I would go further to define a "mainline" as a "destination-oriented or experience-driven outing between two or more points that either exceeds a particular speed (30mph?), duration (half day, all day?), or distance (30 miles or greater?)


To quote Wayne and Garth from Wayne's World.... "we're not worthy, we're not worthy!!!"

Excellent points sir. And while it not be an exact blueprint, that's a pretty damn good formula if I do say so myself.

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 Post subject: Re: C&O 614 To Goshen, VA?
PostPosted: Thu Feb 29, 2024 1:43 pm 

Joined: Wed Feb 16, 2005 11:17 pm
Posts: 321
Location: Houston, TX
Thank you Kelly, for injecting common sense and a current perspective into this thread, as you do with so many others as well.


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 Post subject: Re: C&O 614 To Goshen, VA?
PostPosted: Thu Feb 29, 2024 3:30 pm 

Joined: Fri Dec 03, 2004 9:42 pm
Posts: 2882
I have to question the mention of "requiring" 60 mph+ speeds. What benefit does that bring?

Is it fun? Certainly. I've been behind 4449 at 60+ and it's definitely amazing. I'm not sure what the fastest speed steam I've ridden is, maybe 70 mph, not sure. Again, definitely quite impressive.

But as Kelly Says, let's consider the market. Do most passengers want to go 70 mph? If they want to ride in sealed coaches at 70 mph for long distances, there's this thing called Amtrak that does it daily and it's a lot cheaper.

I agree that 40 mph is a good speed for most trips. Maybe a bit of a sprint at the end of the run to show off? But generally speaking, people aren't there to go fast. Running at 60, you cover a 60 mile section in an hour. Drop to 40 mph and now your trip is an hour and a half. Make it 30 and it's 2 hours. Passengers get a longer run, it's still a nice speed that feels like you're getting somewhere, and it's less wear and tear on the equipment. Also, if something goes wrong, slower speeds could help there too. Would you rather have the brakes in emergency at 30 or 60? So why push the speed?

If the trip stops and unloads passengers at a "destination", then it seems like a runby would be possible too. Drop the passengers, the back up the train and have it run through the station. Yes, you'd have to coordinate keeping them back from the track, but that's true of any runby, so no difference there.


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 Post subject: Re: C&O 614 To Goshen, VA?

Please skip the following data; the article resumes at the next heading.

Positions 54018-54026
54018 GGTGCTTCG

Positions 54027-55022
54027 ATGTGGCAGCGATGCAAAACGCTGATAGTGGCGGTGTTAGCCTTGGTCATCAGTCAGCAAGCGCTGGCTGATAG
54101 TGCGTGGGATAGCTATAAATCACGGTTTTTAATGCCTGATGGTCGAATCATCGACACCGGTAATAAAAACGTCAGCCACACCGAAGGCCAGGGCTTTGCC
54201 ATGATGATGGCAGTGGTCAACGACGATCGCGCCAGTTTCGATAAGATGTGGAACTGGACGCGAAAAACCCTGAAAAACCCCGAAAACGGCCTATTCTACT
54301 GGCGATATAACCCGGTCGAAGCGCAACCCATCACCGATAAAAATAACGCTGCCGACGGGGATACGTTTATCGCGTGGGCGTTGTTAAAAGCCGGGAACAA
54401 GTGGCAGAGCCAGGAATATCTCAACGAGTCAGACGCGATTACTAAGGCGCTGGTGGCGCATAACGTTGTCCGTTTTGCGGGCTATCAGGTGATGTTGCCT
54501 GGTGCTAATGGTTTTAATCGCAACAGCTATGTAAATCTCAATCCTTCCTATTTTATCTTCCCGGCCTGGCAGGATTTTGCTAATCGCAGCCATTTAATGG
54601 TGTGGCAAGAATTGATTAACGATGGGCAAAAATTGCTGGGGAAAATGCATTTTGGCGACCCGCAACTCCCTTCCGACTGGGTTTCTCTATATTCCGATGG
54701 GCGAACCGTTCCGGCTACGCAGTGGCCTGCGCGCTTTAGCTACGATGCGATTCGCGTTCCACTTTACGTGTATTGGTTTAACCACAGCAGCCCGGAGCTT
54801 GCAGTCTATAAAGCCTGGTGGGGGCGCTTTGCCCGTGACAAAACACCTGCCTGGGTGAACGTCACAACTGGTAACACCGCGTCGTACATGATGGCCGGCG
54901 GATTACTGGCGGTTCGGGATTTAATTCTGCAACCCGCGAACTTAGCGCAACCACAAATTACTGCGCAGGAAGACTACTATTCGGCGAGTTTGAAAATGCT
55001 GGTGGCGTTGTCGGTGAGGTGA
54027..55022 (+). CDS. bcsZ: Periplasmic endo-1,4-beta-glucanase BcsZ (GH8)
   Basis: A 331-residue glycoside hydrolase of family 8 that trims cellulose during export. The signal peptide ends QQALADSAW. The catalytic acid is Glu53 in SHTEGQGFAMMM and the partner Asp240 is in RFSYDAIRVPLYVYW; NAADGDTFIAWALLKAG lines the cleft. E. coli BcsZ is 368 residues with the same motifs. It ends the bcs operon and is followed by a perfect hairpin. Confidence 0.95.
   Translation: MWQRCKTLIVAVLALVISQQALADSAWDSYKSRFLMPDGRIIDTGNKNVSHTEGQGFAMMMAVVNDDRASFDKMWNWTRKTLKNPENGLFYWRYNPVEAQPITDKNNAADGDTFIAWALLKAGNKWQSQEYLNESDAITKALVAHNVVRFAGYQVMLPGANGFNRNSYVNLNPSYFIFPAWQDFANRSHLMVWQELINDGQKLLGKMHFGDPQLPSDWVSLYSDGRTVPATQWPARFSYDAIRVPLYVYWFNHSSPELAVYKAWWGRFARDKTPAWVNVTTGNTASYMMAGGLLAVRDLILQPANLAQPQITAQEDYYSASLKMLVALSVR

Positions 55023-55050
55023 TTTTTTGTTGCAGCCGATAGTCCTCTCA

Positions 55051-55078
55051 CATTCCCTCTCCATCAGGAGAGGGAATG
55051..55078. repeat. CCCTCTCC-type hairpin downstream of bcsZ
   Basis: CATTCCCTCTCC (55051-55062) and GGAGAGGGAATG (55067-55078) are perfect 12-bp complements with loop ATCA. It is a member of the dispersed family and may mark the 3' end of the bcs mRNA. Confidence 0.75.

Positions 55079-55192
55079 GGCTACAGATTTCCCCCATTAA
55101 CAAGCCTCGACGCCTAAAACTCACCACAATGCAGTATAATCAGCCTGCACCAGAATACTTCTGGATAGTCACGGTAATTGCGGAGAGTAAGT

PostPosted: Thu Feb 29, 2024 6:47 pm 

Joined: Sun Aug 22, 2004 7:25 pm
Posts: 2332
Location: The Atlantic Coast Line
Quote:
Make it 30 and it's 2 hours. Passengers get a longer run, it's still a nice speed that feels like you're getting somewhere, and it's less wear and tear on the equipment. Also, if something goes wrong, slower speeds could help there too. Would you rather have the brakes in emergency at 30 or 60? So why push the speed?

Amen.


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 Post subject: Re: C&O 614 To Goshen, VA?
PostPosted: Thu Feb 29, 2024 7:12 pm 

Joined: Sun Aug 22, 2004 1:51 pm
Posts: 11497
Location: Somewhere east of Prescott, AZ along the old Santa Fe "Prescott & Eastern"
There is one practical aside to a higher maximum speed, and that is to be ABLE to stay the hell out of the way of the freight that's paying the bills, and maybe even Amtrak or commuter trains. It's all well and good to plod along at 30-40 mph, but there's no way such a train is going to be allowed on, for example, the BNSF "Transcon" (which will get raised if we want to consider ATSF 3751 and 2926) or the former RF&P in Virginia. Of course, if we're dealing with a main line that barely has any freight and sees Amtrak only three times a week, that's another matter.

As for criticism that we're being negative about this proposal/suggestion/teasing:

The only issue for the skepticism is that the name behind this is the same as the one who gave us American Coal Enterprises, the Yellow Ribbon Express, the Greenbrier Limited, and the 21st Century Limited -- Not............